The term “multiverse” today means “multitude of universes”. It has become increasingly popular in recent years, but still competes with “Megaversum”, “Omniversum” and “Ultraversum”. Perhaps these should be kept in reserve as additional generic terms. It is conceivable that there is not only one multiverse made up of many universes - all of which are in contact with one another in a certain way, for example through cosmic inflation - but also many multiverses that are completely and in every respect isolated from one another. The entirety of these could then be called the “omniverse”, of which by definition there can only be one - as originally assumed by the “universe”.
Curiously, “multiverse” used to mean the opposite of today, namely a part or branch of the universe. Andy Nimmo of the Scottish Section of the British Interplanetary Society introduced the term in 1960 as "an apparent universe of which a multitude makes up the whole universe". That was intended with regard to the many-worlds interpretations of quantum physics, which continue to split up. The science fiction author Michael Moorcock then used "Multiversum" from 1962 as the totality of all universes in his "Eternal Champion" short stories and in the novel "The Blood-Red Game". Quantum physicist David Deutsch of Oxford University read this and introduced the term into quantum physics in the opposite sense from Nimmo.
Some critics still believe that there cannot be other universes by definition, because the very word implies uniqueness. But the term “universe” as it is currently used is ambiguous. Whether you want to speak of other universes, as in this issue, and designate their entirety as a multiverse, or whether you prefer to speak of world ensembles or partial universes because you want to reserve “universe” for the totality of (physical) being is one thing rather secondary terminological question. It depends what you mean.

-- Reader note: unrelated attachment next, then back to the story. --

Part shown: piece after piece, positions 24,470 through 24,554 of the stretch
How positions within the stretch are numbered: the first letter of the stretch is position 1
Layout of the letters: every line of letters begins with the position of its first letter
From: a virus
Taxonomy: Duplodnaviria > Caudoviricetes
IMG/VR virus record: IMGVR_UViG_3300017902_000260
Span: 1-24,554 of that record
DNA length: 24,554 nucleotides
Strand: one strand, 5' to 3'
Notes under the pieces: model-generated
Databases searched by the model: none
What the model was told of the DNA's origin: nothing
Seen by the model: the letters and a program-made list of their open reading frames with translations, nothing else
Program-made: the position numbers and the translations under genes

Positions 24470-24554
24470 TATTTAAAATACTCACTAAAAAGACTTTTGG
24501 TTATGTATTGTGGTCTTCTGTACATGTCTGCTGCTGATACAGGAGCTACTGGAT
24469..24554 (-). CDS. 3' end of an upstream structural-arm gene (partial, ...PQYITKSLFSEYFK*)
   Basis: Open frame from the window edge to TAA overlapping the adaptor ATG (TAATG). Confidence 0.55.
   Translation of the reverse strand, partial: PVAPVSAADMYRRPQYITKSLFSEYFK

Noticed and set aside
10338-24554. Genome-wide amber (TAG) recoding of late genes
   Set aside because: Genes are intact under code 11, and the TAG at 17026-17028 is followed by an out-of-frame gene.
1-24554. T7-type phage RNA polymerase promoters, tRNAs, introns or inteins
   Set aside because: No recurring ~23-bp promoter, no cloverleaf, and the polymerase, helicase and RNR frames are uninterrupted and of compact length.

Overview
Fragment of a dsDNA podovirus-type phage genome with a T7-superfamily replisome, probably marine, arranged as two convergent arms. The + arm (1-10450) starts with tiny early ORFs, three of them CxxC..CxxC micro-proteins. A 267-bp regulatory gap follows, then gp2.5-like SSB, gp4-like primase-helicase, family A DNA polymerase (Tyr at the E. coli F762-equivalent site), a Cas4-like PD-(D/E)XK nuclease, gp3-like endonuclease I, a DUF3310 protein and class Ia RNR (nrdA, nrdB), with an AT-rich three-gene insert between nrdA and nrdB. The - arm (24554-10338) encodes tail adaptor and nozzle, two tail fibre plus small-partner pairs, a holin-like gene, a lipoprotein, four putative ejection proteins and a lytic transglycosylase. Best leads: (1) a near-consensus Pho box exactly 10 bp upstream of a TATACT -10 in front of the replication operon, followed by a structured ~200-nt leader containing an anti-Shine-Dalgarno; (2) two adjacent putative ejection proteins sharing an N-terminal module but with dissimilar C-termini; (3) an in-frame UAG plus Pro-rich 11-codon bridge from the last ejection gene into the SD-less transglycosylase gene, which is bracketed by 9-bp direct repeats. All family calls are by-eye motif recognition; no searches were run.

It makes sense to speak of different universes if they are completely or at least largely separated from one another in space or time. They are separated in time when they arise and pass one after the other (like the cyclical worlds in Eastern thought and in Friedrich Nietzsche's “eternal return”). They are spatially separated if they exist in different dimensions and only interact with one another to a limited extent, or if they are in far-away regions that are outside of our observation horizon and are therefore not (yet) in causal contact with us. A kind of embedding is also conceivable: In the 17th century, for example, the French philosopher Blaise Pascal imagined universes inside the atoms of our universe. And recently it was suggested by James Daniel Bjorken, physics emeritus professor at the Stanford Linear Accelerator Center, that our universe is a kind of black hole in a larger universe and that its black holes contain other universes and so on - an endless series of “Russian dolls ".